How it works
Reflexologists postulate that reflexology helps release stress, which in turn helps the body heal and regenerate itself. There are several theories about how this process works.
Theory #1: Reflexology works with the central nervous system.
This theory builds on research done in the 1890s by Sir Henry Head and Sir Charles Sherrington, who began to show through their research that a neurological relationship exists between the skin and the internal organs, and that the whole nervous system adjusts to a stimulus.
According to the theory, the reflexologist's application of pressure to feet, hands, or ears sends a calming message from the peripheral nerves in these extremities to the central nervous system, which in turn signals the body to adjust the tension level. This enhances overall relaxation, brings internal organs and their systems into a state of optimum functioning, and increases blood supply (which brings additional oxygen and nutrients to cells and enhances waste removal). It positively affects the circulatory, respiratory, endocrine, immune, and neuropeptide systems in the body.
Theory #2: Reflexology reduces pain by reducing stress and improving mood.
Another theory that may also explain how reflexology can produce pain relief is the gate control theory, or, more recently, the neuromatrix theory of pain. This theory suggests that pain is a subjective experience created by your brain. The brain does this in response to the sensory experience of pain, but it can also work independently of sensory input and create pain in response to emotional or cognitive factors. Thus things that influence the brain, such as your mood or external factors like stress can also affect your experience of pain. According to this theory, reflexology may reduce pain by reducing stress and improving mood.
Theory #3: Reflexology keeps the body’s “vital energy” flowing.
Learn about qi and other conceptsAnother theory that may also explain how reflexology can produce pain relief is the gate control theory, or, more recently, the neuromatrix theory of pain. This theory suggests that pain is a subjective experience created by your brain. The brain does this in response to the sensory experience of pain, but it can also work independently of sensory input and create pain in response to emotional or cognitive factors. Thus things that influence the brain, such as your mood or external factors like stress can also affect your experience of pain. According to this theory, reflexology may reduce pain by reducing stress and improving mood.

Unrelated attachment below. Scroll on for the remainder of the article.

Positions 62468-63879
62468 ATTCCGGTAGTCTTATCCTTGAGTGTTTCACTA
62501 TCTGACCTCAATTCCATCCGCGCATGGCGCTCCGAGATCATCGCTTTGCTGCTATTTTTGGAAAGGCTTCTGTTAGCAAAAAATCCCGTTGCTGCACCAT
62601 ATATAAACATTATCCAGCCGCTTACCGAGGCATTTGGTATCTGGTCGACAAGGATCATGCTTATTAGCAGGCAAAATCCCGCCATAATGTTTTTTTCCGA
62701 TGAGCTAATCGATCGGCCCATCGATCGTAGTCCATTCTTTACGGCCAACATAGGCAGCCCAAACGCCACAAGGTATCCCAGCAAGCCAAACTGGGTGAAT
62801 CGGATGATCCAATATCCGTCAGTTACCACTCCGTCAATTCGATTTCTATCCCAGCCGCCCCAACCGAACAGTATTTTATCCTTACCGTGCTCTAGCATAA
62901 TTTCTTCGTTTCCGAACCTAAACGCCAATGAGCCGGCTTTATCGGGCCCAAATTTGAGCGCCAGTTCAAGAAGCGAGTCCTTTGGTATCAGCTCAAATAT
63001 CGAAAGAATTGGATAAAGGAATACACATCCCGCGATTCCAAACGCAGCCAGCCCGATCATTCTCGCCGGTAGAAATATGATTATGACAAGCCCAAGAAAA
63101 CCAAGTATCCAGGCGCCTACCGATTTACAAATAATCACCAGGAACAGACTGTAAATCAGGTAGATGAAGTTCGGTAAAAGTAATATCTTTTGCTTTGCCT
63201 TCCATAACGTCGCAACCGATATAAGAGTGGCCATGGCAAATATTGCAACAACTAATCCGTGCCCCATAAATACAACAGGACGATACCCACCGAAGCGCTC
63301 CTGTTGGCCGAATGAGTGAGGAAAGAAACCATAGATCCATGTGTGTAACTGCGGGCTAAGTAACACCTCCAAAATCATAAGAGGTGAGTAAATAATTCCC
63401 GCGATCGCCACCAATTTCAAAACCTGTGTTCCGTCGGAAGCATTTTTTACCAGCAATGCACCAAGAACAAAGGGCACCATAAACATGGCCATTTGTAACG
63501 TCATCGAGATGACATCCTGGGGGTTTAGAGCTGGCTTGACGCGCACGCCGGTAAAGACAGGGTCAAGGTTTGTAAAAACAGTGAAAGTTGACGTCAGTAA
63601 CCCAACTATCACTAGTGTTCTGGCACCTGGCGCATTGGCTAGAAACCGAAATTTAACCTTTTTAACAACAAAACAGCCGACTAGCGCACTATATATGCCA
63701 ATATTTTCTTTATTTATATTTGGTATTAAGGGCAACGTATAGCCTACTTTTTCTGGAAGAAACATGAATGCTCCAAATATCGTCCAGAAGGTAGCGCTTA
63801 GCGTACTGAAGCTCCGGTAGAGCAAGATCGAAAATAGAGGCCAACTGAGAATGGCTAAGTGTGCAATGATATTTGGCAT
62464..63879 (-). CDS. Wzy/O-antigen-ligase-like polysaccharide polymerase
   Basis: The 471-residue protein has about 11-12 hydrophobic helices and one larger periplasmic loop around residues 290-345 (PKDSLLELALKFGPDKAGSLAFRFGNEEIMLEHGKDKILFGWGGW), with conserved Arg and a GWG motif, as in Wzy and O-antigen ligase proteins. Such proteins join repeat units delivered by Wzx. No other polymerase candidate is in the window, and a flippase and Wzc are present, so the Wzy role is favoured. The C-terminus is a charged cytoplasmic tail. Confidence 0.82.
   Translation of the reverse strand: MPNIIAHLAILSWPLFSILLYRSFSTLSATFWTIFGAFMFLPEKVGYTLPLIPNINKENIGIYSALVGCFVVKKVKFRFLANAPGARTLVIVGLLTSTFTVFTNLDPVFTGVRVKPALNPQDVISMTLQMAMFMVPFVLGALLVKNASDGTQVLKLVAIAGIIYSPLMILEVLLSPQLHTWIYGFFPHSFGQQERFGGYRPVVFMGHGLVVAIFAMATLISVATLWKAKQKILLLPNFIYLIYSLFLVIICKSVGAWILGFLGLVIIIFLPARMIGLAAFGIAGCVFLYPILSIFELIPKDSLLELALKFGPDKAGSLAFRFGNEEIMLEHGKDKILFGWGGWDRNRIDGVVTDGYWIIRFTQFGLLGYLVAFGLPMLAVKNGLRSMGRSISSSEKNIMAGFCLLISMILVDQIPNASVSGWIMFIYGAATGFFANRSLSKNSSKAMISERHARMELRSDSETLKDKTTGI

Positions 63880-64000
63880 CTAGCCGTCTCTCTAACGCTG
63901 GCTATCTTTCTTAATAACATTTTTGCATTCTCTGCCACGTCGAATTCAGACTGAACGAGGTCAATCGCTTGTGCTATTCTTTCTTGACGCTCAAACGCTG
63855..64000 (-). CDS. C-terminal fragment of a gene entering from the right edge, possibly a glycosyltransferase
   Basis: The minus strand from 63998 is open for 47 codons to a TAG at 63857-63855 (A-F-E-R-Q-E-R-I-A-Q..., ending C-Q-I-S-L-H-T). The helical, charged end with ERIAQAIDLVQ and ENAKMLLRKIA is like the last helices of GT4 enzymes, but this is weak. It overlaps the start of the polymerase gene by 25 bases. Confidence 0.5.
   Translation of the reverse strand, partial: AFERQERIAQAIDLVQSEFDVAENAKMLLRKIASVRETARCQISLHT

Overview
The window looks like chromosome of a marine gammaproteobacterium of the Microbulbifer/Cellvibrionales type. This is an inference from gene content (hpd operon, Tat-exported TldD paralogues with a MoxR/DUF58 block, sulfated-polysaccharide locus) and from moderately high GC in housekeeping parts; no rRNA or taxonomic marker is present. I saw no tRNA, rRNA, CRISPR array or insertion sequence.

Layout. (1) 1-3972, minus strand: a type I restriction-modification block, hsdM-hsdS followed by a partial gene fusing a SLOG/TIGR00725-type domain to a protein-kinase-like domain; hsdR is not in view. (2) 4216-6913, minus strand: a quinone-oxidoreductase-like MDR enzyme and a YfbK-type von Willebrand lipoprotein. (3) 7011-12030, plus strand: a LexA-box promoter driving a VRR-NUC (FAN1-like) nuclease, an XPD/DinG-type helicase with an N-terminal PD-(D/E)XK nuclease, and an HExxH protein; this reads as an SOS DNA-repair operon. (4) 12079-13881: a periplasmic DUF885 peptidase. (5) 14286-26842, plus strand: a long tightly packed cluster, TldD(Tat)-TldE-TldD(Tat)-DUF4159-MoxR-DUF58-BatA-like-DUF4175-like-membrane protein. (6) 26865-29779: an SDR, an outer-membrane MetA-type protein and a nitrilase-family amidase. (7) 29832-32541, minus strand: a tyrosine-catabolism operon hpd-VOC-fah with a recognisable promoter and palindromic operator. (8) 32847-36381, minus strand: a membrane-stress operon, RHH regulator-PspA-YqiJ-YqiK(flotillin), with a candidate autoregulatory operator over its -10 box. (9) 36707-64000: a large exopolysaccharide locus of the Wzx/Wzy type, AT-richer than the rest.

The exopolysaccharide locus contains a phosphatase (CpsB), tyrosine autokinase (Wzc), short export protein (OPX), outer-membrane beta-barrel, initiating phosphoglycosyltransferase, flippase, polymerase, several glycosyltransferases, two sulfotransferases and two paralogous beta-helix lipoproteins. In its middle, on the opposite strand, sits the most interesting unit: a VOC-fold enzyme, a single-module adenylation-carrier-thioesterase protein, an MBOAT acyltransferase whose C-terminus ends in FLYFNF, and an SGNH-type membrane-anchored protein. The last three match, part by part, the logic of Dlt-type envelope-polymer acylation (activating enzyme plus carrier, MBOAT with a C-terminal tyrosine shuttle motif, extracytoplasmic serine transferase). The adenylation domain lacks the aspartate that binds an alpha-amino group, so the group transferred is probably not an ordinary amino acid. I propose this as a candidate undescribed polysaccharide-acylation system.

Yet another theory holds that there is a "vital energy" in the human body. If stress is not addressed, it leads to congestion of energy, which in turn causes bodily inefficiencies, which can lead to illness. According to this theory, reflexology helps keep the energy flowing.
Theory #4: Zone theory
The recognition of reflexology as a specific type of treatment began with Zone Theory, in which the body is divided into 10 vertical zones. Each zone corresponds to fingers and toes all the way up to the top of the head. For example, if you are standing up with your hands on your thighs (palms facing down) the thumbs and great toe would be zone 1. On either side of the body, the index finger and second toe would be zone 2, etc.
In reflexology theory, every organ, valve, muscle, etc. that lies within a zone can be accessed via a point or area on the feet or hands. For example, working between toes 2 and 3, or fingers 2 and 3, the eye point is found. These pathways between pressure points and other parts of the body are thought to be connected via the nervous system, as described above.